A bill that would decriminalize and legalize psychedelics including ‘magic mushrooms' is on its potential way to become an actual law, with support groups in hopes of Governor Newsom signing it.
Last week, the bill was approved by the California Senate that would permit people that are 21 years old and above to use certain psychedelics and if passed, this law will go into effect in 2025 that makes possessing and growing plants legal such as psychedelic mushrooms.
Newsom has not responded on his position with legalized psychedelics, but he has known to be an advocate on criticizing the war on drugs and being pro-cannabis; this includes reducing nonviolent offenses like drug crimes that the governor has spoken about, making felonies change to misdemeanors or even charges dismissed. Though, he has vetoed a bill that would have a few cities in the state allowed to operate supervised drug-consumption sites as an approach of fighting the overdose epidemic.
“We respect the legislative process and don't typically comment on pending legislation,” a Newsom spokesperson told Marijuana Moment on Thursday. “The governor will evaluate the bill on its merits when it reaches his desk.”
The veteran population has grand interest in this bill, with studies showing how psychedelics can bring assistance healthwise towards mental illnesses.
“We hope that Governor Newsom agrees that veterans should not be criminalized for seeking healing through psychedelic substances and signs this bill into law,” Jesse Gould, former Army ranger and founder of veterans advocacy group Heroic Hearts Project, told The Intercept in a statement.
According to the Intercept, he added that the U.S. has a long way to go in supporting treatment for military veterans.
“We hope that more politicians step up to the plate and back their words of supporting the troops with real action. With the veteran suicide epidemic, veterans do not have the luxury of time to wait.”
Jon Kostas of the Apollo Pact, a group dedicated to making psychedelic-assisted treatments more accessible, argues that going through national avenues like the Food and Drug Administration would prove more effective than legalization in getting psychedelics to those who need it. According to the Intercept, “Kostas was the first participant in a New York University clinical trial treating alcohol use disorder with psilocybin-assisted therapy. He credits the therapy with curing his alcoholism and saving his life.”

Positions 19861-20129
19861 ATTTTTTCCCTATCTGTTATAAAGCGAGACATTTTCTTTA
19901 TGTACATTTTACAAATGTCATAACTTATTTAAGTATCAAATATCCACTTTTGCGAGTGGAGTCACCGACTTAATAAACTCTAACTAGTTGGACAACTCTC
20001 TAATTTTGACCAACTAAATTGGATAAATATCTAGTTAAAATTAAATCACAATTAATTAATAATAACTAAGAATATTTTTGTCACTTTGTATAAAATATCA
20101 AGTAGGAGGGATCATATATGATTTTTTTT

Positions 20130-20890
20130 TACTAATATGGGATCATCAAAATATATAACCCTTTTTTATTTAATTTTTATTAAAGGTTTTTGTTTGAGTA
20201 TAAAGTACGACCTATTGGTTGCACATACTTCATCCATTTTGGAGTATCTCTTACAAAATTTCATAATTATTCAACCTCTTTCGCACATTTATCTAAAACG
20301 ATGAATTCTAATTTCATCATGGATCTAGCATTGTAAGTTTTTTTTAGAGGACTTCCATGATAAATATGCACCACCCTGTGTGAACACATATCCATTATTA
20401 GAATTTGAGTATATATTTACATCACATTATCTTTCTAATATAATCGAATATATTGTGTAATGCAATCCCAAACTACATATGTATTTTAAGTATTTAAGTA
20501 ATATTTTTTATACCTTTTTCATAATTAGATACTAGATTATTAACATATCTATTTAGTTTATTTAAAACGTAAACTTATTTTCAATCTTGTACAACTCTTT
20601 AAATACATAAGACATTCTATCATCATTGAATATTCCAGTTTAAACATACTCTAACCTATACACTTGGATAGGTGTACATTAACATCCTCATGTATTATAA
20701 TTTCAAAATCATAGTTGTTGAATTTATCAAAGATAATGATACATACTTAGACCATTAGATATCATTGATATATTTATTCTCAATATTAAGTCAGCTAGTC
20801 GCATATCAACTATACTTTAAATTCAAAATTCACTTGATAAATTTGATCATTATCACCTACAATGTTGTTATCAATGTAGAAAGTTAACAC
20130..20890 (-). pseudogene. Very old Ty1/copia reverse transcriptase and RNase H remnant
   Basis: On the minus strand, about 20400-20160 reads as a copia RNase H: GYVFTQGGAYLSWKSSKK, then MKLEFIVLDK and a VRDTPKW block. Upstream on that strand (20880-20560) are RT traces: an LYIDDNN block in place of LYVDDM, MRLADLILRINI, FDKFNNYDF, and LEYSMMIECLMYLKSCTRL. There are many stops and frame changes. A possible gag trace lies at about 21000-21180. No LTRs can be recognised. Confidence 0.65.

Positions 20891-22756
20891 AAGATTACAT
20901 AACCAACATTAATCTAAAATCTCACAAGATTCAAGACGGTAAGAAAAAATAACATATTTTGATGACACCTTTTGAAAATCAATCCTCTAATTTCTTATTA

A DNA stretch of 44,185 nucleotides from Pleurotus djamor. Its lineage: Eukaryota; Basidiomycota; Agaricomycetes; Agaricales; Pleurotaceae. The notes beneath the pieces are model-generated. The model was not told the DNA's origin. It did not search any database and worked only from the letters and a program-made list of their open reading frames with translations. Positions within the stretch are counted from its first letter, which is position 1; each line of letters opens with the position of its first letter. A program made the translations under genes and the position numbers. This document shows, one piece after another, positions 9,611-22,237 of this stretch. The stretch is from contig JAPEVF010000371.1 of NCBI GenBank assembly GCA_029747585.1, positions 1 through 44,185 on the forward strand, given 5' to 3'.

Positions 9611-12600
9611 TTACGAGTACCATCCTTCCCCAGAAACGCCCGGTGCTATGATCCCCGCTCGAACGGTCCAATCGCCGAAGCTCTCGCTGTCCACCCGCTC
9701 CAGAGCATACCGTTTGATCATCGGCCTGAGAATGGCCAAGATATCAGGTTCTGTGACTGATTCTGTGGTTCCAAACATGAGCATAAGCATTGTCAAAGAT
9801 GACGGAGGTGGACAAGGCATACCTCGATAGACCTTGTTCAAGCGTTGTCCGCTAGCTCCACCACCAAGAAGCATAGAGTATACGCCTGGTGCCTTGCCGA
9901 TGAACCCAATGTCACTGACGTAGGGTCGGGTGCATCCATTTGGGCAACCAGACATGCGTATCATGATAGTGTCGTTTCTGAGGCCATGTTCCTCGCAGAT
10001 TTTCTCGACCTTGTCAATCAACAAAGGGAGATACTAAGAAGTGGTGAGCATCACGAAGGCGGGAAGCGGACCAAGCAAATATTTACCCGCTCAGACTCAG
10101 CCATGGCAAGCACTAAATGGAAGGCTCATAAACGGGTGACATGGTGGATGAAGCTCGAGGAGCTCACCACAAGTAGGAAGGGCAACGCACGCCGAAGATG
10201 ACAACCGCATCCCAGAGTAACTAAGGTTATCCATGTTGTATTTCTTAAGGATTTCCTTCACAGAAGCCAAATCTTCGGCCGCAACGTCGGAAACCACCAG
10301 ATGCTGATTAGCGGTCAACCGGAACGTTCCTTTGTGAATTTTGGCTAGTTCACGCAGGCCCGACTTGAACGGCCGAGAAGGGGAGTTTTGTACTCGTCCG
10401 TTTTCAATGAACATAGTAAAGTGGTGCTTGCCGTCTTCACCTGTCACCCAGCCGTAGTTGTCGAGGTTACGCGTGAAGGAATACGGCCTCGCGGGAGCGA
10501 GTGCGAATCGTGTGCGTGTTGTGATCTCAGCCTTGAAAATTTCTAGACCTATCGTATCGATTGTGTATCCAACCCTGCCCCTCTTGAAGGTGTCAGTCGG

“If they really want people to get access to it, if they really want to make these therapies affordable, the best way to do this is going through a federal level so insurance covers this,” Kostas said. “I'd love to see Medicare or Medicaid cover this. I'd love to see the VA cover this. And you're not going to get that by legalizing this for recreational use.”
Colorado and Oregon are so far the only states to have full legalization of mushrooms. In Congress, Rep. Alexandria Ocasio-Cortez, D-N.Y., introduced an amendment in 2019 to expand research into psychedelics but was shut down by a majority of Democrats and nearly all Republicans. Collaboration between Ocasio-Cortez and Dan Crenshaw for legalization occurred last year with increasing military spending on psychedelic treatments to veterans and members on active duty, along with more funding for further research on psychedelic substances. Last summer, the U.S. Department of Veterans Affairs launched a number of clinical trials involving psychedelic drugs, which have shown promise in the treatment of post-traumatic stress disorder.
The California bill names four substances: psilocybin, psilocin, dimethyltryptamine, or DMT, and mescaline.
Decriminalization is the main purpose of the bill, legalizing noncommerical, recreational use and beyond individual reasons including group community-based healing and harm reduction. The bill directs the state's health and human services agency to create a working group that would make recommendations about the use of the substances in a therapeutic setting before legalization commences in 2025.
The bill would also allow Californians to plant and harvest an “allowable amount” of the legalized psychedelics: up to 4 grams of mescaline; 1 gram of DMT; and 1 gram of, or up to 1 ounce of a plant or fungi containing, either psilocybin or psilocin.
The bill does include some restrictions: It would make it a misdemeanor for adults to possess psychedelics on school grounds while school is in session and would fine and/or imprison those who knowingly give the substances to minors.